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Liquids come to life

Water is life

Water is the essence of life they say. In Vessel, an indie side scroller from developer Strange Loop Games, it most certainly is. The game revolves around Fluros, creations made from water, lava, glowing goo or chemical spills that were invented by M. Arkwright. The cute looking liquid beings have unique abilities including melting, reforming, mixing with other types of fluid and re-growing lost limbs. This flexibility makes them the perfect workers to operate the machinery of Arkwright’s world. They’re easily destroyed, but also easily created.

But over the years the Fluros have started to change. They merged with the machinery, evolved and are now taking over the worksites, wreaking havoc as they go. It’s your job, as Arkwright, to clear all worksites of these rogue Fluros and restore peace and order to the world.


Looking like something akin to a Ghostbuster, Arkwright is equipped with a water gun and a backpack in which he can store liquid. He also carries seeds with which he can grow Fluros when things get to complex for him to manage on his own. His Fluros are friendly and always eager to help, even when they need to go up against rogue Fluros. To create one, Arkwright has to find a source of liquid – usually water - and plant the seed. It sucks up the water and grows into full-grown Fluro. If no water is available, or if it is too far from the obstacle you have to pass, you can use the water gun to suck water into your backpack and carry it back to the place it is most needed. Even if the source of water is underground, you can still suck it up through grates in the floor. Once grown into a full Fluro, your creation will try to help you where it can.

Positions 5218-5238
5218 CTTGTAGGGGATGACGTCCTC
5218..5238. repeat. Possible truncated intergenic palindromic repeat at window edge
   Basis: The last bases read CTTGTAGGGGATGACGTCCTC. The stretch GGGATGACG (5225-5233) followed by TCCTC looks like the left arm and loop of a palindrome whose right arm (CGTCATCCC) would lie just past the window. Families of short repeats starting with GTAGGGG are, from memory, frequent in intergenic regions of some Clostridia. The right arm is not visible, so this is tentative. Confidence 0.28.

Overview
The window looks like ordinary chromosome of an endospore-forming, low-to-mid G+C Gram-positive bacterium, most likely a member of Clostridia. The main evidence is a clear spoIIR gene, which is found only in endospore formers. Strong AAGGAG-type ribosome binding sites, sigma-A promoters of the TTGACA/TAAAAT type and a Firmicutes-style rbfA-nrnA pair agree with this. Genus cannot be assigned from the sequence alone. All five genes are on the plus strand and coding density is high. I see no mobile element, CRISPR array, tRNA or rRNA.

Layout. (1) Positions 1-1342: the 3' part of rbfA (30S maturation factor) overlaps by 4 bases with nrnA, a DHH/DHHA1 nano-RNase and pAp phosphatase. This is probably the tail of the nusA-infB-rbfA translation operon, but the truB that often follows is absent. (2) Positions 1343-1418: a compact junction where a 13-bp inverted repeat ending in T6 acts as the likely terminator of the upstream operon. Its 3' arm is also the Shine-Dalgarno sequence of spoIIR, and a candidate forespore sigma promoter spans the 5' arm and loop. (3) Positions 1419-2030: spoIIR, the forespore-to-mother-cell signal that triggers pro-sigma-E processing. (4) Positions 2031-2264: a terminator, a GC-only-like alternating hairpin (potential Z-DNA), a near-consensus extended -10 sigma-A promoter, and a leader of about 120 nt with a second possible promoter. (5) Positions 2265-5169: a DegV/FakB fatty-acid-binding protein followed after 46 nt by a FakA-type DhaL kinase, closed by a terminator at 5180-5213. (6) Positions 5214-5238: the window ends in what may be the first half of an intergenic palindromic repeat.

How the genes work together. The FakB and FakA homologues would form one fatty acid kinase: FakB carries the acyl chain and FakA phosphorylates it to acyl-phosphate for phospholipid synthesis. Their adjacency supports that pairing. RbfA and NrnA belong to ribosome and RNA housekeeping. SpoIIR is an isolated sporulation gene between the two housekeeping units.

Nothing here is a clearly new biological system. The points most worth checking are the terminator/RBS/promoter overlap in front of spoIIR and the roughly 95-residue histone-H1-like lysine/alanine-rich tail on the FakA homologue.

Mixing juices

The puzzles you need to solve will get tougher and tougher the further you get into the game. You will have to create, manipulate and destroy a wide variety of Fluros on your way, as well as operate complex machinery to solve them. An important part of solving them is understanding just how the different properties of liquid work when you put them together. Arkwright will encounter different evolutions of Fluros along the way and their natural changes can help him solve the tougher puzzles. He can add any newly found Fluros to his arsenal by collecting a number of different seeds through his adventures.

Evolved Fluros all have different colours and abilities. The blue ones are attracted to water and can suck up any water they encounter into their bodies until they explode rather violently. A well placed blue Fluros that is set to explode is strong enough to open a door should you so wish. The white Fluros love buttons and are therefore masters in opening doors and walls, allowing Arkwright to pass through the opening to get to the next chamber. Mixing the red and blue liquids of dissolved Fluros will cause an explosion as well while yet other combinations allow them to be stuck onto walls to change streams of water or lava.


Vessel uses the proprietary “Vessel engine” for its animations and it does a wonderful job bringing the game world and its inhabitants to life. Lava glisters, water splashes and streams flow very realistically and the Fluros are the cutest creations I have seen in an indie game to date, and that’s not because others haven’t tried. Even if you don’t manage to solve a puzzle in one go, you’ll have lots of fun creating and playing with these creatures and watching the rest of the liquid in the game. Everywhere you look, you can see clearly that Strange Loop Games has poured their heart into creating Vessel. Marketed as a ‘liquid physics-based gaming experience’ I can’t wait to get my hands on the finished game.